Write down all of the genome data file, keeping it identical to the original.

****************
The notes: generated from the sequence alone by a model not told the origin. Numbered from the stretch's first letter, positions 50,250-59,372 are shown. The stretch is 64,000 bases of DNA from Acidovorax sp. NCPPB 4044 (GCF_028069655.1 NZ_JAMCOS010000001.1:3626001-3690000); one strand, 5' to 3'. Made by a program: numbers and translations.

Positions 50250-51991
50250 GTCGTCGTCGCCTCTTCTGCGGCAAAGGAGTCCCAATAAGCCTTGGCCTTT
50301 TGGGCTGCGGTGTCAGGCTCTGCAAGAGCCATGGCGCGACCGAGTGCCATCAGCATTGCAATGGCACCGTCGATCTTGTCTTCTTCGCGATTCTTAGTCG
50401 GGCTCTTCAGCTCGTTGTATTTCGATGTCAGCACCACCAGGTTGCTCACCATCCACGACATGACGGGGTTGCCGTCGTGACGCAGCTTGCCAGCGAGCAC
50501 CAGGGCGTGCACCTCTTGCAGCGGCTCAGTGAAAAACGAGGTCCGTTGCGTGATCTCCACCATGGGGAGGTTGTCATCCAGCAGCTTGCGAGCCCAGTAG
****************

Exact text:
The notes: generated from the sequence alone by a model not told the origin. Numbered from the stretch's first letter, positions 50,250-59,372 are shown. The stretch is 64,000 bases of DNA from Acidovorax sp. NCPPB 4044 (GCF_028069655.1 NZ_JAMCOS010000001.1:3626001-3690000); one strand, 5' to 3'. Made by a program: numbers and translations.

Positions 50250-51991
50250 GTCGTCGTCGCCTCTTCTGCGGCAAAGGAGTCCCAATAAGCCTTGGCCTTT
50301 TGGGCTGCGGTGTCAGGCTCTGCAAGAGCCATGGCGCGACCGAGTGCCATCAGCATTGCAATGGCACCGTCGATCTTGTCTTCTTCGCGATTCTTAGTCG
50401 GGCTCTTCAGCTCGTTGTATTTCGATGTCAGCACCACCAGGTTGCTCACCATCCACGACATGACGGGGTTGCCGTCGTGACGCAGCTTGCCAGCGAGCAC
50501 CAGGGCGTGCACCTCTTGCAGCGGCTCAGTGAAAAACGAGGTCCGTTGCGTGATCTCCACCATGGGGAGGTTGTCATCCAGCAGCTTGCGAGCCCAGTAG